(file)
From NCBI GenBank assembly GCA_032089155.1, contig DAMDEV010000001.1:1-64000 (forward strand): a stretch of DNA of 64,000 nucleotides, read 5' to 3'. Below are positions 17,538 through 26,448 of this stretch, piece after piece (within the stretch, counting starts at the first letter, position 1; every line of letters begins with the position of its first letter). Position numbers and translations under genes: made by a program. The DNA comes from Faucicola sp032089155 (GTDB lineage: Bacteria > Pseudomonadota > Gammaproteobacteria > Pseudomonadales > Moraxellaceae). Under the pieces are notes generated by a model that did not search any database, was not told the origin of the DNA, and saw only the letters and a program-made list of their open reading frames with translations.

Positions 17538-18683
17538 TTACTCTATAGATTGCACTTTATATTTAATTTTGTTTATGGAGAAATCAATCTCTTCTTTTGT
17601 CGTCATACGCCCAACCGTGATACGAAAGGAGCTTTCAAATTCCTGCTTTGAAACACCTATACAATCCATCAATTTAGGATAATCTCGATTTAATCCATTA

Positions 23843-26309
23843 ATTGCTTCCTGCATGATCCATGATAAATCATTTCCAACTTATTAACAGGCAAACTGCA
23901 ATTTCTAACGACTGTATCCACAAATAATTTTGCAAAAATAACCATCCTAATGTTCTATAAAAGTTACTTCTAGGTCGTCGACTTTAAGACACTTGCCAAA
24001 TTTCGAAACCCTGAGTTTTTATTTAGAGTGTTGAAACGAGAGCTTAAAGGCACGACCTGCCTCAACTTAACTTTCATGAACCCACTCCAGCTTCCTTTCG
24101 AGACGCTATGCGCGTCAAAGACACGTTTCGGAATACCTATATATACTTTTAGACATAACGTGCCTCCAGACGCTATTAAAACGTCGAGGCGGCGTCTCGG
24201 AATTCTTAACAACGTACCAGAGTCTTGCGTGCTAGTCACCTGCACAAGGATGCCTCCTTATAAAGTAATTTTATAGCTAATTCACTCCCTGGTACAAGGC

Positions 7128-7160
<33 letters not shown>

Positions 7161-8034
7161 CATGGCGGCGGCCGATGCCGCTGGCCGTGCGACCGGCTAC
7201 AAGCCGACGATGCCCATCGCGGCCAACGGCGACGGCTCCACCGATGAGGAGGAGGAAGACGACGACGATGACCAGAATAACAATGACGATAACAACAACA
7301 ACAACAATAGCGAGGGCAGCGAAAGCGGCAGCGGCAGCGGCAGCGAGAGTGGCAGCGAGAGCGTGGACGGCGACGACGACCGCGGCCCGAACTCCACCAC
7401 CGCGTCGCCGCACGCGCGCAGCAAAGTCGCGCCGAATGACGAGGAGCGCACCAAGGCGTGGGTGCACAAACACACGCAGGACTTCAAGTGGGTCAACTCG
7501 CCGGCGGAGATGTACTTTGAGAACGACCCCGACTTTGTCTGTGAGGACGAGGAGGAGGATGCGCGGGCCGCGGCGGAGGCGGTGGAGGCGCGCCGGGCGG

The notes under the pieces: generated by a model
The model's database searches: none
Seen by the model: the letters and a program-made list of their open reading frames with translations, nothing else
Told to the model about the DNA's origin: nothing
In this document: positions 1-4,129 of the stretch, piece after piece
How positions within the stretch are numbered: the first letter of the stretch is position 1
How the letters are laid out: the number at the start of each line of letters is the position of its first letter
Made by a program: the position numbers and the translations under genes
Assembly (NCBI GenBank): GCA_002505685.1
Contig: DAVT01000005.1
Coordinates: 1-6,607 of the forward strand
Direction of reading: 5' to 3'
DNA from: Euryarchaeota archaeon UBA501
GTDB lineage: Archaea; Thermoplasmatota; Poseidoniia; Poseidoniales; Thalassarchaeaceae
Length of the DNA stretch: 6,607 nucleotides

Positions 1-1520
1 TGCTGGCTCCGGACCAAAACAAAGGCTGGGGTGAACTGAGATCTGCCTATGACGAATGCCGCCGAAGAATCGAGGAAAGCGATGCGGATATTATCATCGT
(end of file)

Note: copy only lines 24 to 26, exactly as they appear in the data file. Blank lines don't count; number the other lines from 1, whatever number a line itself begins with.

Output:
How positions within the stretch are numbered: the first letter of the stretch is position 1
How the letters are laid out: the number at the start of each line of letters is the position of its first letter
Made by a program: the position numbers and the translations under genes